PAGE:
- Extended Evaluation - The Extended Evaluation phase was only necessary if ICANN required additional time to fully evaluate an applicant or if the applicant failed to pass the Initial Evaluation phase. Since there are additional fees associated with Extended Evaluation request, applicants who failed to pass Initial Evaluation are given the option to request Extended Evaluation.
- Dispute Resolution - Disputes may be filed against an application for a new TLD on four grounds: Legal Rights, Community Objection, Limited Public Interest, String Confusion. The String Confusion objection was another way that applicants could use to request that similar strings should be placed in a contention set. ICANN’s Independent Objector may also file a dispute against an applicant.
- Community Priority Panel - If one of the applicants in a contention set applied as a Community TLD, then ICANN must evaluate the applicant's claim to Community priority. If it is found that one applicant in a contention set has community support from established institutions representing the community, then that applicant will be granted the approval to move forward to the next steps in the application process.
- Auction - In the event that more than one applicant in a contention set passes through the Evaluation and Dispute Resolution phases, then applicants are encouraged to negotiate a solution. Failing that, applicants may bid against each other for the proposed TLD either via private auctions or via an auction hosted by ICANN.
- Contracting – After the applicant has passed through all prior steps in the application process, and any string contention disputes have been resolved, the applicant may be invited to the contracting phase of the Application Process.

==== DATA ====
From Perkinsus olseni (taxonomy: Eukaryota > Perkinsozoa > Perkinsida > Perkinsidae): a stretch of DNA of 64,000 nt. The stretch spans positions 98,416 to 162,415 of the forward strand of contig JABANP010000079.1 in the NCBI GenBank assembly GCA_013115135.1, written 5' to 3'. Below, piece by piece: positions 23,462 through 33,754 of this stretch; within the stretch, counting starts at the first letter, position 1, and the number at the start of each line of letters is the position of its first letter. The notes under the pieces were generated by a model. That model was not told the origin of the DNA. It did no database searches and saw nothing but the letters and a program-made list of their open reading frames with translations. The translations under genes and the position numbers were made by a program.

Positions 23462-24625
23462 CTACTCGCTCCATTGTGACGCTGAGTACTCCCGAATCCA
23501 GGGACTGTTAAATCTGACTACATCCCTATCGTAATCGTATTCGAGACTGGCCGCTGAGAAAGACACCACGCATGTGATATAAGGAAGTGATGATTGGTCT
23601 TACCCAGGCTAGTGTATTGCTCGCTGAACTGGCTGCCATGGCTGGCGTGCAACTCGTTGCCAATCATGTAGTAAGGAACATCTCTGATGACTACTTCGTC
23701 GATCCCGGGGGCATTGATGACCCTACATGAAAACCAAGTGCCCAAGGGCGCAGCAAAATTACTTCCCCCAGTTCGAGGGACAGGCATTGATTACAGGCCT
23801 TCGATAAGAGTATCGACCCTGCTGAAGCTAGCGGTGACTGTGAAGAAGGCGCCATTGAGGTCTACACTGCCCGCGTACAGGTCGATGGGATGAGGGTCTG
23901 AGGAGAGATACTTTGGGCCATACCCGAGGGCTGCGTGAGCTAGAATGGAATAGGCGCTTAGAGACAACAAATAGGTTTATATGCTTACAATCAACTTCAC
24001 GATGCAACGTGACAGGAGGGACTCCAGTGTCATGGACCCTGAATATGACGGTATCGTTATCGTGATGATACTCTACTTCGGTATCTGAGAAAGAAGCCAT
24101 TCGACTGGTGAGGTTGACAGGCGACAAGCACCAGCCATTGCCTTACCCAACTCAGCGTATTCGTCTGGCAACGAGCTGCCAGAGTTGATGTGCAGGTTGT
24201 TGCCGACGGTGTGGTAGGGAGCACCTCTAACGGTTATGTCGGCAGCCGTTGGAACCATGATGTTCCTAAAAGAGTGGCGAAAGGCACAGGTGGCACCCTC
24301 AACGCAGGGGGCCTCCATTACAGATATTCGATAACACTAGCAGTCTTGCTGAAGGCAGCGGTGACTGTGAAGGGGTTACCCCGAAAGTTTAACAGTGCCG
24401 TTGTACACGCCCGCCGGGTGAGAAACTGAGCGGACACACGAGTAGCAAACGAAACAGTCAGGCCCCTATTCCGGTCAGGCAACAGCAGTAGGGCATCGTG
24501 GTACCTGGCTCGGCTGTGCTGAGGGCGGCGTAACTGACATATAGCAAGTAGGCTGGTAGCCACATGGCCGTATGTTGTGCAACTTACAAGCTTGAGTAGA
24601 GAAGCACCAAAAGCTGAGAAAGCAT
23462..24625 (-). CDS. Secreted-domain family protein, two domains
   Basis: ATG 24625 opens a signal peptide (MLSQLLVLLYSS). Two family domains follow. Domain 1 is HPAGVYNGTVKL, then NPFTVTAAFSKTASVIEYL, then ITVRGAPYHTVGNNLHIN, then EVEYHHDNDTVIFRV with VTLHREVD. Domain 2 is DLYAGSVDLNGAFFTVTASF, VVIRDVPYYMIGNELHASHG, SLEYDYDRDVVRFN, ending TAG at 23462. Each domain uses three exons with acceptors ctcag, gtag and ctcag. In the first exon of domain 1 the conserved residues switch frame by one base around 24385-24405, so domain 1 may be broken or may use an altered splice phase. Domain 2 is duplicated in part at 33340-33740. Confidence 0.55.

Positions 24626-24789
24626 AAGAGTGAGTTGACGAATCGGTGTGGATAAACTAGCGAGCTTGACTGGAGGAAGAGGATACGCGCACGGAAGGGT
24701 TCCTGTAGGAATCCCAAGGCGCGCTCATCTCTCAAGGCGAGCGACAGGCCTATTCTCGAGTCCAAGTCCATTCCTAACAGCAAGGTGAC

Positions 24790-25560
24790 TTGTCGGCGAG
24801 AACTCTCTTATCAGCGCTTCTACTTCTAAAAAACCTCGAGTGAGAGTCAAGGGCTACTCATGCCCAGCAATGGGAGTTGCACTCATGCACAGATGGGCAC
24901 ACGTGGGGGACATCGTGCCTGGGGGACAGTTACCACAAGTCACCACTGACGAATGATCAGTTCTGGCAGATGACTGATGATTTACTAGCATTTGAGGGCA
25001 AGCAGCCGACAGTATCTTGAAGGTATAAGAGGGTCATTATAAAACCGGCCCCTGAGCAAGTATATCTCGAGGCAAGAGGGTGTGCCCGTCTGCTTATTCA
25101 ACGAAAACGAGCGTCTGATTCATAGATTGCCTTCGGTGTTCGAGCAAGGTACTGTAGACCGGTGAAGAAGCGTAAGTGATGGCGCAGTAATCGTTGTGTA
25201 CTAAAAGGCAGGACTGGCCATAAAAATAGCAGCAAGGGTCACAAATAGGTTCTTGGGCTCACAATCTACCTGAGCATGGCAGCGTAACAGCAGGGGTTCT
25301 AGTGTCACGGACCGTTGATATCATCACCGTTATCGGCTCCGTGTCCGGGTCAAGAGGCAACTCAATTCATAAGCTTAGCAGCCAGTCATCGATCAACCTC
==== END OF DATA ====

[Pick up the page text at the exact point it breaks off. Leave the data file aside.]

- Pre-Delegation Testing – Pre-delegation testing consists of technical and operational testing to ensure that the applicant is ready to operate a new TLD.
- Delegation into the Root Zone – After the Applicant has signed a contract with ICANN and after the applicant has passed Pre-Delegation testing, the applicant may request delegation into the Root Zone. This means that the new TLD will be added to the Internet.
- Ramp-up – After the Applicant’s string has been delegated into the Root Zone, the applicant may begin to build up and test the technical infrastructure required to operate a TLD.
- Sunrise – The Sunrise phase usually consists of a 30-day period during which Trademark holders may purchase domain names within a given TLD followed by a 30-60 day Landrush Phase during which interested parties may request to purchase a domain name within the given TLD. During the Landrush period, in the event that two parties wish to purchase the same domain name, a bidding process us usually held for the domain name in contention.
- General Availability – Domain names are sold to the general public.